No map projection is perfect for every task. One must carefully weigh pros and cons and how they affect the intended map's purpose before choosing its projection. The next sections outline desirable properties of a map, mentioning how projections can be used or misused.

For any map, the most important parameters of accuracy can be expressed as:

- can distances be accurately measured?
- how easy is obtaining the shortest path between two points?
- are directions preserved?
- are shapes preserved?
- are area ratios preserved?
- which regions suffer from the most, and which kind of, distortion?

Unfortunately, only a **globe** offers such
properties for *any* points and regions. Since crafting a
globe is only a matter of reducing dimensions (no projection is
involved), every surface feature can be reproduced with
precision limited only by practical size, with no loss of
shape or distance ratios. As a bonus, a globe is a truly
three-dimensional body whose surface can be embossed
in order to present major terrain features. But globes
suffer from many disadvantages,
being:

- bulky and fragile, clumsy to transport and store;
- expensive to produce, especially at larger sizes, thus impractical for showing fine details;
- difficult to look straight at every point, therefore
- cumbersome for taking measurements or setting directions;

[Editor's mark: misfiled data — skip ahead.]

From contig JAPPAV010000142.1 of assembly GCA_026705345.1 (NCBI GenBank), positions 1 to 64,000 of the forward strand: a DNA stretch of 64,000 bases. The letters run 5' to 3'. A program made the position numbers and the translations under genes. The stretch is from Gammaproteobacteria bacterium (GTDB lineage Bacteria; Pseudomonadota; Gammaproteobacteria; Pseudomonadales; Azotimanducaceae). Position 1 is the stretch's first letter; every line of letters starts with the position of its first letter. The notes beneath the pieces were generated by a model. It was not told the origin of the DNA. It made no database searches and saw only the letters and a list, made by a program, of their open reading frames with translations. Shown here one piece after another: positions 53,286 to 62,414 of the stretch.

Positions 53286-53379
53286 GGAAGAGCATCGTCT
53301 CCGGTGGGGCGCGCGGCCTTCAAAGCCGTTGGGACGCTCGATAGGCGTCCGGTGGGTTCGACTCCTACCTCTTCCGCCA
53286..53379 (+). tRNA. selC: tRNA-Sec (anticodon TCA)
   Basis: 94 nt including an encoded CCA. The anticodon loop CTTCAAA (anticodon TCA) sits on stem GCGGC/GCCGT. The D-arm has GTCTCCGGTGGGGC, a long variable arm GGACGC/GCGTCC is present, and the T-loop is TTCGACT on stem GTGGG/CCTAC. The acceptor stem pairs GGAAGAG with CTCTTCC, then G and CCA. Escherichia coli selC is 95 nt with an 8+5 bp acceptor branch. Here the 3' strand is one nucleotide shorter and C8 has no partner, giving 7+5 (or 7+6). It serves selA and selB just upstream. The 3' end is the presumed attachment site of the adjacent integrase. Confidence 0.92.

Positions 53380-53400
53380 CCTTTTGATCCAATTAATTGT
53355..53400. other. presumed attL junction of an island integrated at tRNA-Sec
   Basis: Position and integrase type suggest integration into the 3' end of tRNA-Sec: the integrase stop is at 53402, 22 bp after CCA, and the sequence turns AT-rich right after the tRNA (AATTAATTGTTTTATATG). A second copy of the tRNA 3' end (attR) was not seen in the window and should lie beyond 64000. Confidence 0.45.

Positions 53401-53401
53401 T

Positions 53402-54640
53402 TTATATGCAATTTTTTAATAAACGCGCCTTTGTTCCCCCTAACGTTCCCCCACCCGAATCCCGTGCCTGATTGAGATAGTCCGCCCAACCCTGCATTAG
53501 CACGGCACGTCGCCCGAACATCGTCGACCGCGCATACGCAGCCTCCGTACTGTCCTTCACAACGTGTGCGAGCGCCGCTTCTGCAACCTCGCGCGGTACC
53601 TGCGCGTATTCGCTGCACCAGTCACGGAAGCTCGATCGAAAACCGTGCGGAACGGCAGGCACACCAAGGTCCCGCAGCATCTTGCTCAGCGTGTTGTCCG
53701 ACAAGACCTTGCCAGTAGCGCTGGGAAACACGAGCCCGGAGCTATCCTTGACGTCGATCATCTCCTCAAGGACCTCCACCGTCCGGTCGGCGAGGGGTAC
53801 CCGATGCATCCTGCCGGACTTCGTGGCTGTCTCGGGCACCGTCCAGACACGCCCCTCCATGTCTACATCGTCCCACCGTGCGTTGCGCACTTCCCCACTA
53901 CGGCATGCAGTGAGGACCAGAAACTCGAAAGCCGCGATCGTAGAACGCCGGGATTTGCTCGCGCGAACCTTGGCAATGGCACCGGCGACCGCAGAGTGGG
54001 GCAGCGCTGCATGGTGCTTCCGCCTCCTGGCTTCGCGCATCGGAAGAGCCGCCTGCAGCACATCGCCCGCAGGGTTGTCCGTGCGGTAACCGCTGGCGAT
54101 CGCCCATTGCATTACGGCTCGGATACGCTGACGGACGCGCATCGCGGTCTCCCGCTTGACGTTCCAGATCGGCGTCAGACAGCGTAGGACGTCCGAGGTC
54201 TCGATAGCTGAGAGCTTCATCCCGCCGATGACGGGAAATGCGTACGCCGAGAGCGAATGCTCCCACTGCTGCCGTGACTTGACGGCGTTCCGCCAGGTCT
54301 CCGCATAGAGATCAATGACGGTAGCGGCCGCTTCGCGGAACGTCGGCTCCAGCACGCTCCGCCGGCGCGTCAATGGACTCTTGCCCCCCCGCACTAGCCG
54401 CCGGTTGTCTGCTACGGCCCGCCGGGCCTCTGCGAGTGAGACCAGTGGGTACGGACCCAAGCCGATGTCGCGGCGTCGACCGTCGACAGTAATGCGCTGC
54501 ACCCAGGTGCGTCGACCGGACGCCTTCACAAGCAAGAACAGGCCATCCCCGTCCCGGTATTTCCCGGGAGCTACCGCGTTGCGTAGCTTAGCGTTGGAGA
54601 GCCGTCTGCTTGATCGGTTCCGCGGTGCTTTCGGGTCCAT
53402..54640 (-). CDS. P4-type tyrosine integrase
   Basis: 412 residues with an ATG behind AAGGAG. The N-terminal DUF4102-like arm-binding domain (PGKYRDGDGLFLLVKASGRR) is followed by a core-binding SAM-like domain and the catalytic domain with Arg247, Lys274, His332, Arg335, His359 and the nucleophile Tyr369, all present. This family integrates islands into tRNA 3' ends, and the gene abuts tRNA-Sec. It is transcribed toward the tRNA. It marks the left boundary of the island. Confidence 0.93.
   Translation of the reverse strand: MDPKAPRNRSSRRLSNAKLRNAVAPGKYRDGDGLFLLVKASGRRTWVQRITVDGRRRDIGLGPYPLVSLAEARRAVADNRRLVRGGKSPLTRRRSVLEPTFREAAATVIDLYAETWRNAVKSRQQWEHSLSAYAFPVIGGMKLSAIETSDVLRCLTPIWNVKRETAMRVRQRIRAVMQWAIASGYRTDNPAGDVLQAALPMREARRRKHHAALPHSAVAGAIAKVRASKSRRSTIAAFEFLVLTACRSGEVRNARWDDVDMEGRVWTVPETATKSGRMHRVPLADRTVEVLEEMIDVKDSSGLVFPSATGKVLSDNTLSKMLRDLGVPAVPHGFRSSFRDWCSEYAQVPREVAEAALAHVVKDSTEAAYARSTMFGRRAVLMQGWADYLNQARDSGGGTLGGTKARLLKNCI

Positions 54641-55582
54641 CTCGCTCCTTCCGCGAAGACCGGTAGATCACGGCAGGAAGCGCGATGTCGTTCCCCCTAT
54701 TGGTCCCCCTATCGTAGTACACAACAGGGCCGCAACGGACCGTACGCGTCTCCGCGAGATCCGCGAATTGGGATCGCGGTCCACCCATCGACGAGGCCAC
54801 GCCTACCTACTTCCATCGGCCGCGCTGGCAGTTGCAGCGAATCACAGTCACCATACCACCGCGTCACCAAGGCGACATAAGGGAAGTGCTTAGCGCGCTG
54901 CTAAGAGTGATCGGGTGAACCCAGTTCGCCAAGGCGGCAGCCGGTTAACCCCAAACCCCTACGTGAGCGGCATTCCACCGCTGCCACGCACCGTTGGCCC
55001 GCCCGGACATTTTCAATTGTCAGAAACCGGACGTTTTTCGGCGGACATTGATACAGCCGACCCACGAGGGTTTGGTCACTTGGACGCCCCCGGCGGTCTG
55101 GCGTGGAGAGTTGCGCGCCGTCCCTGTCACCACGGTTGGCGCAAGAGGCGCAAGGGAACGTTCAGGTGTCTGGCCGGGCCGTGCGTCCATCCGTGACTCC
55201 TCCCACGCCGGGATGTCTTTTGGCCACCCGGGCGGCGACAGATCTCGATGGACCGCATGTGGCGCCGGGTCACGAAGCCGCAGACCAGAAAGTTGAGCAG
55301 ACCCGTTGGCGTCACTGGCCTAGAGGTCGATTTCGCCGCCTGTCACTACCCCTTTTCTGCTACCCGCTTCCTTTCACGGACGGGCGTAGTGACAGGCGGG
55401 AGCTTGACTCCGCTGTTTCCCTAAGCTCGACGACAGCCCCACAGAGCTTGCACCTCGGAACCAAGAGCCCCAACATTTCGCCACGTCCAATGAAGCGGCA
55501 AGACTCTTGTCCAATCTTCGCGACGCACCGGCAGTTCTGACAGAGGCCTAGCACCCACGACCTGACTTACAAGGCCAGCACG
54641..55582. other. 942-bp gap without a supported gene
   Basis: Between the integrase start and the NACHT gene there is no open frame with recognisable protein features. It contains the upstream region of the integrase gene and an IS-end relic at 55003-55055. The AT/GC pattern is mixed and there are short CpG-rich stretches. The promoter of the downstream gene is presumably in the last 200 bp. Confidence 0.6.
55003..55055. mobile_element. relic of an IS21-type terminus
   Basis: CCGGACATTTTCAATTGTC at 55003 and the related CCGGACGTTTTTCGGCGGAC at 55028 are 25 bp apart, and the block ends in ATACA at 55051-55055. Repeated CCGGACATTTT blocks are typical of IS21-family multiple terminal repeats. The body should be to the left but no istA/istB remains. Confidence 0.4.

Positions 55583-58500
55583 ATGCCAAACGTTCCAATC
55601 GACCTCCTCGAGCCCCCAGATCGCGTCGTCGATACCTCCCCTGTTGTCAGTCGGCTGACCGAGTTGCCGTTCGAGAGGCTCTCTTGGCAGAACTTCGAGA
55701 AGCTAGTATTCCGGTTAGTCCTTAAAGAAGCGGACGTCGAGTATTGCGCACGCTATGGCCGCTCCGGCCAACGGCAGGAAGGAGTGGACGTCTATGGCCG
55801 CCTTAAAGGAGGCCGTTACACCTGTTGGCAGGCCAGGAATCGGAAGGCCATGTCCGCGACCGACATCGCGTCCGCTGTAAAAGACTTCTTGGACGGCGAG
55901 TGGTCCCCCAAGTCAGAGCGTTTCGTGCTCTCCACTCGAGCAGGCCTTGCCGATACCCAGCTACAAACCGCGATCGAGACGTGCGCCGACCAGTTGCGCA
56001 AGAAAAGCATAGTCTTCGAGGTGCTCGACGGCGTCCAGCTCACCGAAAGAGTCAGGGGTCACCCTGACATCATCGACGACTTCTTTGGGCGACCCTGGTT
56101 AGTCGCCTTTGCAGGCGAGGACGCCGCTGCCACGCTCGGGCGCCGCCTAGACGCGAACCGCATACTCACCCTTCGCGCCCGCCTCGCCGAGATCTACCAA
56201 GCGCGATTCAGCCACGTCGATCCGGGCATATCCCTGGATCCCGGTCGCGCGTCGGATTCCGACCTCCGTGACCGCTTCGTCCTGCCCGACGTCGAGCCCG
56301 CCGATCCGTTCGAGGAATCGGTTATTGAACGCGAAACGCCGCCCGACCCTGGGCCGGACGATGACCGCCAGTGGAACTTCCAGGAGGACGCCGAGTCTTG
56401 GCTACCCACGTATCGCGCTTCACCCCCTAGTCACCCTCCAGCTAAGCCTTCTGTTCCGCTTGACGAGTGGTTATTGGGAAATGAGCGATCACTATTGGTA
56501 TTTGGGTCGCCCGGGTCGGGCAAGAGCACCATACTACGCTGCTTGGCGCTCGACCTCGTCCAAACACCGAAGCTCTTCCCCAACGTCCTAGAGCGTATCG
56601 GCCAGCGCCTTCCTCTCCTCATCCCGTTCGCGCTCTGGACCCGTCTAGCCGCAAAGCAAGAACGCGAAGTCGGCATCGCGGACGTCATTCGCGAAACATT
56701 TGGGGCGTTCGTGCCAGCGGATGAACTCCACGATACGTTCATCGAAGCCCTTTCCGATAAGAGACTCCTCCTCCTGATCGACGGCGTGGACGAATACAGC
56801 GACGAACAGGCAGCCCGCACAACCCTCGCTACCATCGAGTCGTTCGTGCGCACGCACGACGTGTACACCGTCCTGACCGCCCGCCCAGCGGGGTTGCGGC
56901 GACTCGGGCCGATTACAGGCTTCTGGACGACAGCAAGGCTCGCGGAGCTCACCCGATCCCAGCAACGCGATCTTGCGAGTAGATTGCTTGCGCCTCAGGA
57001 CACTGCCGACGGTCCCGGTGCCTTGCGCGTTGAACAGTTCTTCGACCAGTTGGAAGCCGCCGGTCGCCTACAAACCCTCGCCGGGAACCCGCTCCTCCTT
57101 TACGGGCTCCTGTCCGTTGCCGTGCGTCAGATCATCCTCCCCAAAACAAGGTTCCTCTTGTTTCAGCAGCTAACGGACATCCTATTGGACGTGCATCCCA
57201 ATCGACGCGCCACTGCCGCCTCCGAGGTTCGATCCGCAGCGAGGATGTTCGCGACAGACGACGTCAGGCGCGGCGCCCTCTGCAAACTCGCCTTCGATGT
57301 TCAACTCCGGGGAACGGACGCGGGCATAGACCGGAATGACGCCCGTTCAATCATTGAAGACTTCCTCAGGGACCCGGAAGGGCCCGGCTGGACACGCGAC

- able to show a single hemisphere at a time;
- completely unfeasible for widespread reproduction by printed or electronic media

Same projection,
changing minor map properties

Several maps using
the Mercator
projection show how fundamental projection properties are
not affected by changes in minor features like scale,
aspect, and choice of mapped area.
What is constant
in *all* Mercator maps is how scale quickly
changes the farther one gets from a reference line (which
may or may not be horizontal), but remains constant along a direction
parallel to that line; this ensures all shapes are locally preserved,
in detriment of area ratios.

On a technical note, large-scale Mercator maps in the ellipsoidal case pose considerable implementation challenges and are not as easily changed as suggested above; nonetheless, this neither concerns the map's user nor affect the arguments above.